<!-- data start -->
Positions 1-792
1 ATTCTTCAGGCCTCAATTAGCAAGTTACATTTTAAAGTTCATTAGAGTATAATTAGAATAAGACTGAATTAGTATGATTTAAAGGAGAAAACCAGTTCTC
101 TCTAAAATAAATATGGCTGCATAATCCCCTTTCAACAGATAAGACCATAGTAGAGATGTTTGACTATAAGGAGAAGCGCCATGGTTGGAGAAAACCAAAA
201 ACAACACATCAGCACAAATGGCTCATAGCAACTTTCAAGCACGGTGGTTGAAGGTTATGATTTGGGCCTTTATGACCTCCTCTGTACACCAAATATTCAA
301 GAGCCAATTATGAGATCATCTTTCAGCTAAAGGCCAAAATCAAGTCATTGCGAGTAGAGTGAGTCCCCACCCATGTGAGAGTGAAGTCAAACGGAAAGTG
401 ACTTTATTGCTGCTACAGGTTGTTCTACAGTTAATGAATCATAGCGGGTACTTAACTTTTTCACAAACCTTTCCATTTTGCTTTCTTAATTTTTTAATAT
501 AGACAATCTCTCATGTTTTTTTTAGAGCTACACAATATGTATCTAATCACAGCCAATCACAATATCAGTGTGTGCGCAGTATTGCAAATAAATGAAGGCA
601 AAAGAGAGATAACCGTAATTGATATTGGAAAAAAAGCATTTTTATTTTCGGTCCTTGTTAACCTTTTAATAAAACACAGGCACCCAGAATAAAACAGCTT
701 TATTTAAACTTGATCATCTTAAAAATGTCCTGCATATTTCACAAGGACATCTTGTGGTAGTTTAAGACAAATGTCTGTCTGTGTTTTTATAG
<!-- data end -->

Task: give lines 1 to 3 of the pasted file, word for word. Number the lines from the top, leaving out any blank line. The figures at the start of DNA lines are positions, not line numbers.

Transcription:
Positions 1-792
1 ATTCTTCAGGCCTCAATTAGCAAGTTACATTTTAAAGTTCATTAGAGTATAATTAGAATAAGACTGAATTAGTATGATTTAAAGGAGAAAACCAGTTCTC
101 TCTAAAATAAATATGGCTGCATAATCCCCTTTCAACAGATAAGACCATAGTAGAGATGTTTGACTATAAGGAGAAGCGCCATGGTTGGAGAAAACCAAAA